In 2015 the Natural Resources Conservation Service (NRCS) awarded the Illinois River Watershed Partnership a Regional Conservation Partnership Program (RCPP) grant to be used for funding water quality, plant and soil health, wildlife management, and energy efficiency initiatives in the Illinois River Watershed in 2015-2018.  The purpose of the RCPP project is to improve water quality of the Illinois River Watershed while maintaining the food and fiber production in the area.  Click here to listen to our 2 minute IRWP Interview with NRCS Mark Rose National Director Financial Assistance Programs during a visit to the Watershed Sanctuary and Learning Center and tour of the Illinois River Watershed. 

NRCS and its conservation partners plan to further treat and reduce water quality resource concerns through conservation practices which will avoid, control, and trap the nutrients and sediments.  The combination of these kinds of practices both upland from and adjacent to the water bodies will be highly beneficial to the water resources in the area. 

Combining proper manure management, utilization, and transfer practices with nutrient management and soil erosion treatment in a suite of practices is required to reduce nutrient and sedimentation runoff to acceptable rates.  The conservation practices available through NRCS are designed to help control the water quality problems in the initiative area.  Based on Conservation Effects Assessment Project simulation models for other parts of the country, it is estimated this initiative could result in a 17 to 29 percent reduction in sedimentation and nutrient load to water bodies.

Visit the USDA NRCS website to learn more.

For more EQIP Information, contact:

Rhonda Foster, USDA NRCS at 479-521-4520 ext 3 [Washington County]

Mike Whitis, USDA NRCS at 479-273-2622 ext 102 [Benton County]

Dr. Nicole Hardiman, IRWP Executive Director at 479-422-1014



New for 2015 - Funding Available for Illinois River Watershed Landowners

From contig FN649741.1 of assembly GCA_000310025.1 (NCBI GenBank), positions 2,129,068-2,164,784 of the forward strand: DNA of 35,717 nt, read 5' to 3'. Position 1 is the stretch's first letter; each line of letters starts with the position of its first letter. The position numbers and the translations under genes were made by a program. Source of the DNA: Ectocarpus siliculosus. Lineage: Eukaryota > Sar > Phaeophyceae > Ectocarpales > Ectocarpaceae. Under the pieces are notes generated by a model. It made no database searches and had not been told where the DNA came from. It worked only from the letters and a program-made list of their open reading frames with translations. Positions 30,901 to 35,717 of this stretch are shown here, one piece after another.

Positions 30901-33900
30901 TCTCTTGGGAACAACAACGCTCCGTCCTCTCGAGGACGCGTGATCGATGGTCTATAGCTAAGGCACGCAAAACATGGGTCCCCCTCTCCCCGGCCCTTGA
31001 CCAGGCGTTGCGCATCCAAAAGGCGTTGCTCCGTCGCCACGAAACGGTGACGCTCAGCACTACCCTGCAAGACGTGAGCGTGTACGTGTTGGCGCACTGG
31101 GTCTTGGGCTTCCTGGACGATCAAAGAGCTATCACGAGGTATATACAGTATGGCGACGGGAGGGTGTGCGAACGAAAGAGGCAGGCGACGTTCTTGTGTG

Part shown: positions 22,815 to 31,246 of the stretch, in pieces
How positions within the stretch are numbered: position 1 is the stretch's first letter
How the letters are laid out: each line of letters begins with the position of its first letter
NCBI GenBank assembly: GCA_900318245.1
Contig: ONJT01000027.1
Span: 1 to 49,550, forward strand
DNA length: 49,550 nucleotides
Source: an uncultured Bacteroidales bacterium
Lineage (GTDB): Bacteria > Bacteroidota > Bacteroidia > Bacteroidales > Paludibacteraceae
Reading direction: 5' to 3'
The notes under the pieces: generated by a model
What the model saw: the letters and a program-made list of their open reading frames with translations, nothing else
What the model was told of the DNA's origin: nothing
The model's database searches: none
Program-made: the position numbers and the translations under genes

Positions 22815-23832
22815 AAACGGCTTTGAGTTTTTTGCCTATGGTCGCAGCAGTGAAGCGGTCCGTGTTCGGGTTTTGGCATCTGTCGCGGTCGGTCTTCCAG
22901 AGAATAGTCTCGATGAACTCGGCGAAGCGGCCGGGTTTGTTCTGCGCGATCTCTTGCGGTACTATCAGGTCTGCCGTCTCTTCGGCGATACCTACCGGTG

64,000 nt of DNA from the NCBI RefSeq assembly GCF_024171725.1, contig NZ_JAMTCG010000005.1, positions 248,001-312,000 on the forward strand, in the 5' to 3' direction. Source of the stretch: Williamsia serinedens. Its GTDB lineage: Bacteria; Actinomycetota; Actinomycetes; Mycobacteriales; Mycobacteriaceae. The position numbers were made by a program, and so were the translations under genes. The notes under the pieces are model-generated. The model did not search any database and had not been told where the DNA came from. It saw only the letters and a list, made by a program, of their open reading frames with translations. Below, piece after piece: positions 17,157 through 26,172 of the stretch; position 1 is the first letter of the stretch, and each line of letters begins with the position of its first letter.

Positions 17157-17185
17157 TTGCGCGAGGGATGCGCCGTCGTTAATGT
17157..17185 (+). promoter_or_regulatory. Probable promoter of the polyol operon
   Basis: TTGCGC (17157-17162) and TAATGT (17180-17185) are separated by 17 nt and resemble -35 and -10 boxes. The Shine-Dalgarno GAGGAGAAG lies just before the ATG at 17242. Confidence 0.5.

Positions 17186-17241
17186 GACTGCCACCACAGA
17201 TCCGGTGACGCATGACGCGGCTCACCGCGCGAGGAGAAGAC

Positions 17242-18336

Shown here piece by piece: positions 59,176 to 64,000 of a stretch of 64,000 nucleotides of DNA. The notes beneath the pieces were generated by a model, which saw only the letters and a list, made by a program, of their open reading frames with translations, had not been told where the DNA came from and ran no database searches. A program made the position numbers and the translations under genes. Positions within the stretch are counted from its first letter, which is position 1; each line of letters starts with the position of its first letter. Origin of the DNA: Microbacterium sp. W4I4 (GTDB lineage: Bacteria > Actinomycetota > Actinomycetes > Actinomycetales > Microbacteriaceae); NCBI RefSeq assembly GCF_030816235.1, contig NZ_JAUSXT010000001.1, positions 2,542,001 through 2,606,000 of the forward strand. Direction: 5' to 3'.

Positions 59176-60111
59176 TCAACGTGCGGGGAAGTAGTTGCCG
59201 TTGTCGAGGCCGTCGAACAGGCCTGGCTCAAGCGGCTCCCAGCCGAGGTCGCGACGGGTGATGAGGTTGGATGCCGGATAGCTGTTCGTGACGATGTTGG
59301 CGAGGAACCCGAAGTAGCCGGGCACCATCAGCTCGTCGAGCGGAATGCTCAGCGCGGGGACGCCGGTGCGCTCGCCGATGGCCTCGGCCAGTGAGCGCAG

2015 Regional Conservation Partnership Program: Illinois River Watershed Project 

Contact your local NRCS county agent:

Rhonda Foster, USDA NRCS at 479-521-4520 ext 3 [Washington County]

Mike Whitus, USDA NRCS at 479-273-2622 ext 102 [Benton County]


Natural Resource Conservation Service: Conservation Funding Application 2015



The State of Arkansas Illinois River Watershed Conservation Reserve Enhancement Pro­gram (CREP) is a partnership between USDA and the State of Arkansas. The program seeks to enroll 10,000 acres of eligible marginal pastureland and cropland in 15 year contracts within the Illinois River watershed. The project will establish or restore ripar­ian forest buffers and wildlife habitat buffers by planting native grasses, forbs, trees, and shrubs. This CREP project area includes parts of Benton and Washington Counties. The primary goals of the project are to enhance wildlife habitat and improve water in the Illinois River Watershed.

Illinois River Watershed Landowners have an opportunity to enroll in the CREP program from USDA Farm Service Agency (FSA) and the EQIP USDA Natural Resources Conservation Service (NRCS) Programs. CREP amendments include a signing bonus of $400 per acre and an increase in eligible acreage to enroll up to the floodplain. Additional information on potential funding sources from the Arkansas State Revolving Loan Fund (SRF), can assist landowners in financing cost share portions to implement eligible CREP and EQIP Best Management Practices.  For more information on the Illinois River Watershed CREP and EQIP programs, click here.  

To download State Revoloving Loan Fund information, click here.  


CREP incentives include:

  • $400.00/acre BONUS for sign up and planting

  • $112.00/acre annual payment

For more CREP information, contact:

Dr. Delia Haak, IRWP, at 479-238-4671

Ted Collins, USDA FSA at 479-571-4520 [Washington County] 

Steve Carter USDA FSA at 479-273-2622 [Benton County] 


CREP Area Map

Click for CREP Information Sheet


Arkansas Conservation Center offers a free one-stop shop for farmers, ranchers & forest owners.

To help offset deep cuts in public conservation funding, Resources First Foundation (RFF), a 501(c)(3) non-profit, unveiled a new free resource on May 8, 2012 – the Arkansas Conservation Center. With just three clicks, landowners can now access a database of conservation districts, land trusts, biologists, equipment suppliers, tax consultants and gain access to a vast listing of federal and state programs available to landowners and land managers in Arkansas. Listings and articles describe the mechanics of FSA, NRCS and Forest Stewardship programs, conservation easements or tax credits, and the pros and cons of various options.